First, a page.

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Home > Relationships between age at first substance use and persistence of cannabis use and cannabis use disorder.

Millar, Sean and Mongan, Deirdre and Smyth, Bobby P and Perry, Ivan J and Galvin, Brian (2021) Relationships between age at first substance use and persistence of cannabis use and cannabis use disorder. BMC Public Health, 21, . https://doi.org/10.1186/s12889-021-11023-0.

External website: https://bmcpublichealth.biomedcentral.com/articles...


Background

From a secondary prevention perspective, it is useful to know who is at greatest risk of progressing from substance initiation to riskier patterns of future use. Therefore, the aim of this study was to determine relationships between age at first use of alcohol, tobacco and cannabis and patterns of cannabis use, frequency of use and whether age of substance use onset is related to having a cannabis use disorder (CUD).

 

Methods

We analysed data from Ireland’s 2010/11 and 2014/15 National Drug Prevalence Surveys, which recruited 5134 and 7005 individuals respectively, aged 15 years and over, living in private households. We included only those people who reported lifetime cannabis use. Multinomial, linear and binary logistic regression analyses were used to determine relationships between age of substance use onset and patterns of cannabis use, frequency of use and having a CUD.

 

Results

When compared to former users, the odds of being a current cannabis user were found to be reduced by 11% (OR = 0.89; 95% CI: 0.83, 0.95) and 4% (OR = 0.96; 95% CI: 0.92, 1.00) for each year of delayed alcohol and cannabis use onset, respectively. Among current users, significant inverse linear relationships were noted, with increasing age of first use of tobacco (β = − 0.547; P < .001) and cannabis (β = − 0.634; P < .001) being associated with a decreased frequency of cannabis use within the last 30 days. The odds of having a CUD were found to be reduced by 14% (OR = 0.86; 95% CI: 0.78, 0.94) and 11% (OR = 0.89; 95% CI: 0.82, 0.98) for each year of delayed tobacco and cannabis use onset respectively in analyses which examined survey participants aged 15–34 years.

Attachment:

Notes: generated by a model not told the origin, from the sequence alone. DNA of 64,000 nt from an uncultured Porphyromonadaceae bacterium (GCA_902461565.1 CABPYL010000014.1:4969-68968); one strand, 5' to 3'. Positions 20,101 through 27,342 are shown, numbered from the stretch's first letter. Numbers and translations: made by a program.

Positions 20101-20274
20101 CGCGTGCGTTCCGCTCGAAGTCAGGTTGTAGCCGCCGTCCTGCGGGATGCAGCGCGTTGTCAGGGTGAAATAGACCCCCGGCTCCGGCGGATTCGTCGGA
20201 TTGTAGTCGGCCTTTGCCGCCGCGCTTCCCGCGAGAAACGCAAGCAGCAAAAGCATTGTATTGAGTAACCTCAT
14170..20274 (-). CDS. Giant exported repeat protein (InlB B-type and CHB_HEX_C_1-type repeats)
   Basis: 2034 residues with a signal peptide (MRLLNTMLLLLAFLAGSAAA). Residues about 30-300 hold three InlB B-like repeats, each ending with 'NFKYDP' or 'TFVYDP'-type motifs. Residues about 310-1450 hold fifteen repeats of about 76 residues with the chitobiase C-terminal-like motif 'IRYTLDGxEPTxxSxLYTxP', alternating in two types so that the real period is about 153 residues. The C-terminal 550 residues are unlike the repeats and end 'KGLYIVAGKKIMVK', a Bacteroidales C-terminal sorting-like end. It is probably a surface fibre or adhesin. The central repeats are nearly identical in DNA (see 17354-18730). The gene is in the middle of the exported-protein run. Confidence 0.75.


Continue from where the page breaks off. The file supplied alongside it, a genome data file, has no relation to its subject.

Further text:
Conclusions

Among people who report past cannabis use, it is those with a more precocious pattern of early use of substances, including alcohol, and especially tobacco and cannabis, who are more likely to report ongoing, heavy and problematic cannabis use. Secondary prevention initiatives should prioritise people with a pattern of very early onset substance use.

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